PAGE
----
2010-09-23 / Local & State

Apples Arrive Early In Some Parts

By Amanda Alexander

WILLIAMSPORT, Pa. (AP) – Apples are ripening early across the state and, because of the early spring bloom and a few spring freezes, crops are limited this year at several local orchards.

Apples are arriving about 10 days ahead of schedule at orchards in the Williamsport area, and both small, appleonly orchards and larger multi-fruit farms have been affected by the early bloom.

John Lorson, co-owner of A.P. Lorson Fruit Farm in Williamsport, said the early bloom had orchard owners on edge.

“You’re always concerned, but this year you had to be more concerned because of the early stage,’’ he said.

The Lorson farm offers about 10 acres of apples in addition to cherries and peaches. Lorson estimates that the farm produces about 300 bushels of McIntosh and Cortland apples per year. Both brands are known to be slightly tart.

A few freezes after the early bloom left some minor damage to many of the apples.

“We have some apples that are damaged on the skin, where the frost came late and the apple was already formed,’’ Lorson said. “It kind of left a scar on them ... but it was only minor.’’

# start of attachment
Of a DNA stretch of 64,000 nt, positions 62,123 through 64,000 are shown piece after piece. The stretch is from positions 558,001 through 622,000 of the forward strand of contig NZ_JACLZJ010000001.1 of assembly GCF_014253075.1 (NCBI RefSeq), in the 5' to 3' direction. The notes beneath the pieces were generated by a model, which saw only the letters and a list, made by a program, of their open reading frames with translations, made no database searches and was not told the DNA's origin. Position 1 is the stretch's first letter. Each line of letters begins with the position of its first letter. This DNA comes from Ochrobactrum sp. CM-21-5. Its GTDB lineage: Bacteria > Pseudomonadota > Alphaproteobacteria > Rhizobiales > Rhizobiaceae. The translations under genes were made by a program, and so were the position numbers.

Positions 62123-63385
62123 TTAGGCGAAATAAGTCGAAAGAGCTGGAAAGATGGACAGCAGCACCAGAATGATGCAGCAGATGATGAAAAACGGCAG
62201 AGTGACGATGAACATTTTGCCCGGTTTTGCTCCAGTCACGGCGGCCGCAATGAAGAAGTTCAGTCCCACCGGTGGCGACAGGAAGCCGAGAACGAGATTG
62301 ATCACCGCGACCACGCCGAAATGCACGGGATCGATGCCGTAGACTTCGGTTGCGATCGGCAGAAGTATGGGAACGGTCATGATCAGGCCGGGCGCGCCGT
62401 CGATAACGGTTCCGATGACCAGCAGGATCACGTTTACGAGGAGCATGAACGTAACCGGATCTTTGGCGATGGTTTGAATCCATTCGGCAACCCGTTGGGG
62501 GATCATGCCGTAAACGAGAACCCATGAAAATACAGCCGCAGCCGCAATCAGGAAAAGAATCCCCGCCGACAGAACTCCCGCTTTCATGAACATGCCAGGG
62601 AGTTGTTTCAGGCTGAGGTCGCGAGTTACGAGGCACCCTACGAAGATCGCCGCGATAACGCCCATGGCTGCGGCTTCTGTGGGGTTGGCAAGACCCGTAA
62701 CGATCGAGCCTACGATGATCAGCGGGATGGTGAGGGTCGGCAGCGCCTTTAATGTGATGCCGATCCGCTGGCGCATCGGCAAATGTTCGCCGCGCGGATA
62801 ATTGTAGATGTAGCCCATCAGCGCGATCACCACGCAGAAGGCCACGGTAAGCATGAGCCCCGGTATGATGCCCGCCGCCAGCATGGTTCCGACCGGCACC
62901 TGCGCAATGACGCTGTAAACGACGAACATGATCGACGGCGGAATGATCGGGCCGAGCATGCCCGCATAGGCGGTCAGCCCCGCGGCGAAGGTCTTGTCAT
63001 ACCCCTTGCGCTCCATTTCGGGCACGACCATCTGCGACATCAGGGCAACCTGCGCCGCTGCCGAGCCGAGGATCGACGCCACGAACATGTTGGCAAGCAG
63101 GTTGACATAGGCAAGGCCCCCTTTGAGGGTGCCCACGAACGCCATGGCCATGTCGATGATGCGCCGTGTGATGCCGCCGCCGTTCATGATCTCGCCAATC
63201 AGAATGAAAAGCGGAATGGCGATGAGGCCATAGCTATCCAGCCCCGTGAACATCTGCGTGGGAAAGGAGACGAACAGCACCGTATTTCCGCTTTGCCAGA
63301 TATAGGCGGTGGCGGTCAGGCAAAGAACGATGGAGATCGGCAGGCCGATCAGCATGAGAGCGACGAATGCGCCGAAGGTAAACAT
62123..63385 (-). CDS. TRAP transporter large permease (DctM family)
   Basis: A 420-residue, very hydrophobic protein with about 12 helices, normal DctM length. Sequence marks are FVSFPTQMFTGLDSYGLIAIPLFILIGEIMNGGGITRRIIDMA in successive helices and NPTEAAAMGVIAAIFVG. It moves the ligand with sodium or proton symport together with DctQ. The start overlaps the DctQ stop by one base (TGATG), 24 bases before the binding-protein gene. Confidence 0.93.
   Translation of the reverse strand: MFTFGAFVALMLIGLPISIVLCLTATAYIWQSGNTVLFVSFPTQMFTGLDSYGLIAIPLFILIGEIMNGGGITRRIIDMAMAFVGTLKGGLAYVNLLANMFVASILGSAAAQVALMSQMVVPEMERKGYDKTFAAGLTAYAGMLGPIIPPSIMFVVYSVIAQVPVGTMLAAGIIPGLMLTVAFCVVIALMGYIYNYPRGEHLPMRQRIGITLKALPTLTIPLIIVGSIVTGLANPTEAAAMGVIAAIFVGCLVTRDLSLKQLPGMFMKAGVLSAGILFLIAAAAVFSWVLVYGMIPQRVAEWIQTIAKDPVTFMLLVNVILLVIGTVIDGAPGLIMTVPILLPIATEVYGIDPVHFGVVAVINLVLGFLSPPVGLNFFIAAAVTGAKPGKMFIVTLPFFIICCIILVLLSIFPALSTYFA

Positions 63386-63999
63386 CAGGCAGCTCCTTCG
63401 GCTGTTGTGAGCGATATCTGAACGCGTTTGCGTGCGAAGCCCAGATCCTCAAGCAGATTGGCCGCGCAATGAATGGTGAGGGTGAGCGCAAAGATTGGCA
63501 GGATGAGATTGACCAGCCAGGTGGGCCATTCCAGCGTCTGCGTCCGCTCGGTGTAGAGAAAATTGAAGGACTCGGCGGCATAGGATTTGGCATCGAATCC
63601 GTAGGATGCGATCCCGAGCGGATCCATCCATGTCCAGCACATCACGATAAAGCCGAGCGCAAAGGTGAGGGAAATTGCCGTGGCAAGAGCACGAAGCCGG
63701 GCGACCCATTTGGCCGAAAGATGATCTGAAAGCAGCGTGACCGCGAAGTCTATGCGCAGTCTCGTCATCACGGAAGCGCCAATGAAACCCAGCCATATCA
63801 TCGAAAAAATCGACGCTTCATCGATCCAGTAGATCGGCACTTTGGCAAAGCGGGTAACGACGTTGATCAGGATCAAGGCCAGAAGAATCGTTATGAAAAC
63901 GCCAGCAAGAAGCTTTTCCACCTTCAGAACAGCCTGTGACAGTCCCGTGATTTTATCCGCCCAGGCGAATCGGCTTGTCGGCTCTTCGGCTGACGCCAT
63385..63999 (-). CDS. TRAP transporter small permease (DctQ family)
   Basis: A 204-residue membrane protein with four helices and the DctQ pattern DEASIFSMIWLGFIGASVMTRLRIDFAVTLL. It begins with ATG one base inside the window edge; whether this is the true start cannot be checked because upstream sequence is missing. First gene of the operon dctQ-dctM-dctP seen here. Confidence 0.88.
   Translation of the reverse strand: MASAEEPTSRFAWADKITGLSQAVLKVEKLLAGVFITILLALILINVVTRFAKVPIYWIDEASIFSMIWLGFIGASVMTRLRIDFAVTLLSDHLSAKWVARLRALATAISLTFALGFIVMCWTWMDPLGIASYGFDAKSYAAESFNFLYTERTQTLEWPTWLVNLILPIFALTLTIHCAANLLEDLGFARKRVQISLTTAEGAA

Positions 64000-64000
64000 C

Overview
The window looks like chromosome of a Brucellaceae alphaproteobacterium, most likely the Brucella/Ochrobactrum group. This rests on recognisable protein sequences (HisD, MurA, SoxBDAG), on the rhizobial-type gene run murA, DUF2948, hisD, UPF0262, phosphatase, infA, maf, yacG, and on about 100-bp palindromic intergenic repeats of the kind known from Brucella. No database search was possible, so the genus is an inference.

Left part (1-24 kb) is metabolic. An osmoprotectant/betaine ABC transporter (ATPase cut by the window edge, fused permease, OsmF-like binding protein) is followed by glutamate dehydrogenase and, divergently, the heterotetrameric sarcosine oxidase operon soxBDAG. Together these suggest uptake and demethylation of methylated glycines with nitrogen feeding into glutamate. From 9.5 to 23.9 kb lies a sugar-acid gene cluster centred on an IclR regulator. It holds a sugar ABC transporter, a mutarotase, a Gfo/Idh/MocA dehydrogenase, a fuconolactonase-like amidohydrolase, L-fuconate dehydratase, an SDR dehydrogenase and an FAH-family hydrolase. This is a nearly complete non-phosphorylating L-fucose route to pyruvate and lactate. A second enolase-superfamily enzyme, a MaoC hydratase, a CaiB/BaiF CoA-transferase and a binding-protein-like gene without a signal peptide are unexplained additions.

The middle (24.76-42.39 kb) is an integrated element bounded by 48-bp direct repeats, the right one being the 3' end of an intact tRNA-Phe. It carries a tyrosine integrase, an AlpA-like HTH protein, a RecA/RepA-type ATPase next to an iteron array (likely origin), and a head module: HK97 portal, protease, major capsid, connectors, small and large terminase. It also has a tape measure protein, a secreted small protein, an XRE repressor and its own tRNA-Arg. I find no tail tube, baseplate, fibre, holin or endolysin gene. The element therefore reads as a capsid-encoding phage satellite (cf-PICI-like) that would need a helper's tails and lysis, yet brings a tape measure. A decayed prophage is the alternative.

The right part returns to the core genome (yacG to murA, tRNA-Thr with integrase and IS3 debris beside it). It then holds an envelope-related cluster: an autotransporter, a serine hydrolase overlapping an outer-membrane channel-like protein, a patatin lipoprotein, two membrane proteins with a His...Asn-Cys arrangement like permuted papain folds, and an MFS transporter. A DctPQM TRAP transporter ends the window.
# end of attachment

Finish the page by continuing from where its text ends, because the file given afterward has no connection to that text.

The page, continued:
Otherwise, Lorson said, this year’s crop is about average in size and taste. The Lorson farm offers sweet cider besides freshly picked apples.

Daniel Steinbacher, owner of Steinbacher Orchards, said his crop was not affected by the freezes that hit this spring, even though his apples blossomed early.

“It got too warm in April,’’ he said, “but we got through it. They didn’t freeze.’’

Steinbacher Orchards grows about 20 acres of fruit, including peaches, cherries and pears. This year’s apple crop, which includes several varieties, was average in size, he added.

Another local orchard saw both positive and negative effects of the early ripening this year. Heather Loomis, co-owner of Bohlayer’s Orchards, Farmer’s Valley Road in Troy, said all the orchard’s 12 varieties of apples are arriving early this year.

“We are harvesting anywhere from 10 days to 14 days ahead of schedule,’’ she said. “It depends on our crop. Our crop was easily two weeks ahead of schedule.’’

Bohlayer’s grows 10 acres of apples besides its three acres of pears and two acres of peaches, producing some 5,000 bushels of apples a year.

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